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Int J Mol Sci. 2010 Nov 2;11(11):4348-60. doi: 10.3390/ijms11114348.

Myricetin protects cells against oxidative stress-induced apoptosis via regulation of PI3K/Akt and MAPK signaling pathways.

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School of Medicine and Applied Radiological Science Research Institute, Jeju National University, Jeju 690-756, Korea; E-Mails: (K.A.K); (Z.H.W); (R.Z); (M.J.P); (K.C.K).


Recently, we demonstrated that myricetin exhibits cytoprotective effects against H(2)O(2)-induced cell damage via its antioxidant properties. In the present study, myricetin was found to inhibit H(2)O(2)-induced apoptosis in Chinese hamster lung fibroblast (V79-4) cells, as shown by decreased apoptotic bodies, nuclear fragmentation, sub-G(1) cell population, and disruption of mitochondrial membrane potential (Δψ(m)), which are increased in H(2)O(2)-treated cells. Western blot data showed that in H(2)O(2)-treated cells, myricetin increased the level of Bcl-2, which is an anti-apoptotic factor, and decreased the levels of Bax, active caspase-9 and -3, which are pro-apoptotic factors. And myricetin inhibited release of cytochrome c from mitochondria to cytosol in H(2)O(2)-treated cells. Myricetin-induced survival correlated with Akt activity, and the rescue of cells by myricetin treatment against H(2)O(2)-induced apoptosis was inhibited by the specific PI3K (phosphoinositol-3-kinase) inhibitor. Myricetin-mediated survival also inhibited the activation of p38 mitogen activated protein kinase (MAPK) and c-Jun N-terminal kinase (JNK), which are members of MAPK. Our studies suggest that myricetin prevents oxidative stress-induced apoptosis via regulation of PI3K/Akt and MAPK signaling pathways.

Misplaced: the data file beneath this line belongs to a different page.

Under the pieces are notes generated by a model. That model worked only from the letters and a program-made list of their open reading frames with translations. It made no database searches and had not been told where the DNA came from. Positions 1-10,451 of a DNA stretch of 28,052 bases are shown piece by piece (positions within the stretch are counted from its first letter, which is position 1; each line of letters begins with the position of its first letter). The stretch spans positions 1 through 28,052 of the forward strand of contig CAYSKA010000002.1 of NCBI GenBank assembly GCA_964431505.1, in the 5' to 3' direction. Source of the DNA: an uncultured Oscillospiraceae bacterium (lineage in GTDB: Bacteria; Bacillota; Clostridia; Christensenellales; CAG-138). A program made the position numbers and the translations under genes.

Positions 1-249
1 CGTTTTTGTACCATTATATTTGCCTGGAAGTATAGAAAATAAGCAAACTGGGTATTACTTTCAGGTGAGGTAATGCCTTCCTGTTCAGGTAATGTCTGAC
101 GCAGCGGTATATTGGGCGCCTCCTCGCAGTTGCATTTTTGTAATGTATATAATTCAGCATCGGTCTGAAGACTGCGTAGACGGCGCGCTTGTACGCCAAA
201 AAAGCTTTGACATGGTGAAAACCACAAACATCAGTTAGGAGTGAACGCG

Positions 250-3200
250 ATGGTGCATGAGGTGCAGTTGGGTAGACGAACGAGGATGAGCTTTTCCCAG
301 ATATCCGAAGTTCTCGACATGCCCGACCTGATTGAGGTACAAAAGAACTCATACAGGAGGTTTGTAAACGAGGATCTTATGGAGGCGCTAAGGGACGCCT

cytoprotective effect; myricetin; oxidative stress

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